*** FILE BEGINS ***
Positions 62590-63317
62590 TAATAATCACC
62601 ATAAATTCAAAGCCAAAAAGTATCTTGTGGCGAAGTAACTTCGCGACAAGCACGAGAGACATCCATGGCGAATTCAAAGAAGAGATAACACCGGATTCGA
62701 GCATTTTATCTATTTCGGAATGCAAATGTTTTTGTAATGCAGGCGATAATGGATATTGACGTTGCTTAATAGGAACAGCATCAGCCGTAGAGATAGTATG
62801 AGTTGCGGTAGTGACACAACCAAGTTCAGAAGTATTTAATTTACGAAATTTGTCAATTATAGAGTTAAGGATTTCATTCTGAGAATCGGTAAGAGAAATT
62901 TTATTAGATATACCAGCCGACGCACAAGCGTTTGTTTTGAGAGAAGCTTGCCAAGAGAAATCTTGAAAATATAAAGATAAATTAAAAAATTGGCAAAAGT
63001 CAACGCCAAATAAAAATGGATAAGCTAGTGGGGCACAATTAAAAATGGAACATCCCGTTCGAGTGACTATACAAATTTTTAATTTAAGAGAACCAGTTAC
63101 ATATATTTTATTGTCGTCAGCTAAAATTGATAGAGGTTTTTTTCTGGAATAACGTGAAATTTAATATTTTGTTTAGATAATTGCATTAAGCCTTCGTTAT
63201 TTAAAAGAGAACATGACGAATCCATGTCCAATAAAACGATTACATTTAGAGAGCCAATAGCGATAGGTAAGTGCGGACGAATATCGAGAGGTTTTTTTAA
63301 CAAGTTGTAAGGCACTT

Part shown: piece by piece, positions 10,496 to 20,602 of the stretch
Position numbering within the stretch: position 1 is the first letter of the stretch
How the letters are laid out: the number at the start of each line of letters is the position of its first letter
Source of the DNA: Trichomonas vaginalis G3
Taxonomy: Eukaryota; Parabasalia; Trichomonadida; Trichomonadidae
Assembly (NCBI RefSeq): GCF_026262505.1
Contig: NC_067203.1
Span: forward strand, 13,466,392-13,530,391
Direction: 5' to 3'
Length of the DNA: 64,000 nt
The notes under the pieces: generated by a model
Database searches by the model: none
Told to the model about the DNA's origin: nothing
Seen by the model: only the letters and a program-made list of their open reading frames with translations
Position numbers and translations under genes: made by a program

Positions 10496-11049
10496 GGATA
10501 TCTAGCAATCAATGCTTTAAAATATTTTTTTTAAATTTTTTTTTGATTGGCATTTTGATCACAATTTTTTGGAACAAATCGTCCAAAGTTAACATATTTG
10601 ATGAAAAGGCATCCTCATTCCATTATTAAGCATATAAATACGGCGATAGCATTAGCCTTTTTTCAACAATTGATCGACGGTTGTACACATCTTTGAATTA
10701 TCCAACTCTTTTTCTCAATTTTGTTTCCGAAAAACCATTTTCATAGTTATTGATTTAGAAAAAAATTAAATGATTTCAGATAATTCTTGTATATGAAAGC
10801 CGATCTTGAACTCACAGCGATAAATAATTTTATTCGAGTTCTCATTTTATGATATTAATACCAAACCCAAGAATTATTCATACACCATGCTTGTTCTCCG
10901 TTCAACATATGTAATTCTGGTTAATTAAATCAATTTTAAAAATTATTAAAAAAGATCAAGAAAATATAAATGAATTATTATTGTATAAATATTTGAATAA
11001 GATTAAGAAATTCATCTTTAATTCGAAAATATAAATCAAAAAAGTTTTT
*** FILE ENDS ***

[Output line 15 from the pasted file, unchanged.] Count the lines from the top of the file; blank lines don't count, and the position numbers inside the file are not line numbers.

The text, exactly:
Taxonomy: Eukaryota; Parabasalia; Trichomonadida; Trichomonadidae